The US Exit from Afghanistan
On April 14th, US President Joe Biden announced that US forces would withdraw from Afghanistan by September 11th (recently pushed forward to August 31st), exactly two decades after the catastrophe that drove the US military into this Central Asian country in the first place.
After two decades and a trillion dollars in expenditure, just what the American intervention has achieved seems far from certain.
This notebook aims to chart some of the consequences of Biden's decision to withdraw, from the refugee crisis to the impact on the Afghan military that will have to face the Taliban alone after the Americans have gone.
Since Biden's April announcement, the Taliban have maintained the offensive, with the BBC noting that at they have "taken more territory in Afghanistan in the last two months [by late July] than at any time since they were ousted from power in 2001". By July 21st, General Mark Milley, chairman of the US Joint Chiefs of Staff, was able to claim that "there's a possibility of a complete Taliban takeover", noting that the Taliban controlled more than half of the country's 419 districts.
Fears of a fresh civil war have also reportedly forced thousands of Afghan families to flee to havens such as Central Asia and eastern Turkey (the Economist, noting that many Afghan refugees in Turkey would like to reach Greece, claims that "the influx could indeed become a problem for the EU soon"). This is not to mention the internal displacements: in mid-July, the UN Refugee Agency reported that "the worsening security situation across Afghanistan in the wake of foreign troop withdrawal and Taliban advances, has forced an estimated 270,000 from their homes since January ... bringing the total internally displaced to more than 3.5 million".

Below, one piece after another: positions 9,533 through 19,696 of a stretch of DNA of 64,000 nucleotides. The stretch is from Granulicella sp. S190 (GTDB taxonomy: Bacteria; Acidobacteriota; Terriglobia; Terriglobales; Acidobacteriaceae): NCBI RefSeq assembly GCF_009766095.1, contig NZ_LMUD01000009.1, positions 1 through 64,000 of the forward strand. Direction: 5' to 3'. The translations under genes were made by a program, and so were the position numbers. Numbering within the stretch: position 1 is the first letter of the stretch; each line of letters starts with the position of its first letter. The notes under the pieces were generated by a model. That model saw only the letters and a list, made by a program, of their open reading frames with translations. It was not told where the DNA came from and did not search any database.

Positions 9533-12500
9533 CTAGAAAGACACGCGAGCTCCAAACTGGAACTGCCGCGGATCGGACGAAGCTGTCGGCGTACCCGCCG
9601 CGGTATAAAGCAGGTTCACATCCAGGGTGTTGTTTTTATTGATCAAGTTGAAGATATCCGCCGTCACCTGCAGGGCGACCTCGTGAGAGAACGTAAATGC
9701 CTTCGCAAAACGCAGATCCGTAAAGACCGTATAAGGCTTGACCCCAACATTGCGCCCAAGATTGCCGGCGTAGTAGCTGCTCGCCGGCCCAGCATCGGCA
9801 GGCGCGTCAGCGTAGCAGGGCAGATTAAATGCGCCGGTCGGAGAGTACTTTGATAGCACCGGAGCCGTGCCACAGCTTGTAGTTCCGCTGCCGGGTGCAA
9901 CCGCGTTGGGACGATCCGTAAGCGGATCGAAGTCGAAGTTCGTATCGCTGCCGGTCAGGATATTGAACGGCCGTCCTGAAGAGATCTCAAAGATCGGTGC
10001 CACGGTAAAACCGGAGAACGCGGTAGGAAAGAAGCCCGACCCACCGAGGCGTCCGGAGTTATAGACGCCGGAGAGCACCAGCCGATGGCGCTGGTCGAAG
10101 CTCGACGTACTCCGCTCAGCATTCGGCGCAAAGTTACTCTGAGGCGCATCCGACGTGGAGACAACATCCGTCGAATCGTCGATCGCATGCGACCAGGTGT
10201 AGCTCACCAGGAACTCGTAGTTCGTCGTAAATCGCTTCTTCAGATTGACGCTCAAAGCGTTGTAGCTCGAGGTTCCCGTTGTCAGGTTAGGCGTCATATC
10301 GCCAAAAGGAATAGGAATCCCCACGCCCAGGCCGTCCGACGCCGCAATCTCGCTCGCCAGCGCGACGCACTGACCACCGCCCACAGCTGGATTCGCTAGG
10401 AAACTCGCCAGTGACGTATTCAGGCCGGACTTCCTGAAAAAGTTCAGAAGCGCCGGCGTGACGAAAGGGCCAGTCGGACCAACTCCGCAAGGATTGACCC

If a new civil war should trigger another wave of refugees, the question would then be, there could they go? Throughout Afghanistan's decades of violence, external migrants have fled mainly to neighbouring Pakistan and Iran, each of which now hold around 3 million Afghan refugees. Yet, now, severe punishment could await undocumented refugees caught in Iran, where they have faced tough treatment from the security forces in the past (e.g. border guards have been reported to fire at vehicles suspected of carrying migrants). Pakistan, for its part, has refused to host more Afghan refugees, claiming that it has reached the limit of its capacity to support them.
Migration routes out of Afghanistan. The vast majority of Afghan refugees end up in either Iran or Pakistan.
Source: European Council on Foreign Relations
The Afghan Military
Prospects for the Afghan military in its struggle against the Taliban do not look altogether promising either. This is particularly so in the case of the Afghan Air Force (AAF), one of the government's vital key assets in its fight against the Taliban. Indeed, the Taliban, who have no air force of their own, have for years had to contend with the capability of well-trained Afghan pilots to "strike Taliban forces massing for major attacks, shuttle commandos to missions and provide life-saving air cover for Afghan ground troops", according to a Reuters article.
Yet now, this is all at risk. As a recent congressional report notes, the US military withdrawal also entails the exit of US military contractors, who "provide an array of functions, including logistics, maintenance, and training support for ANDSF [Afghan National Defence and Security Forces] ground vehicles and aircraft; security; base support, and transportation services". Their departure could "significantly impact ANDSF sustainability, in particular their ability to maintain aircraft and vehicles".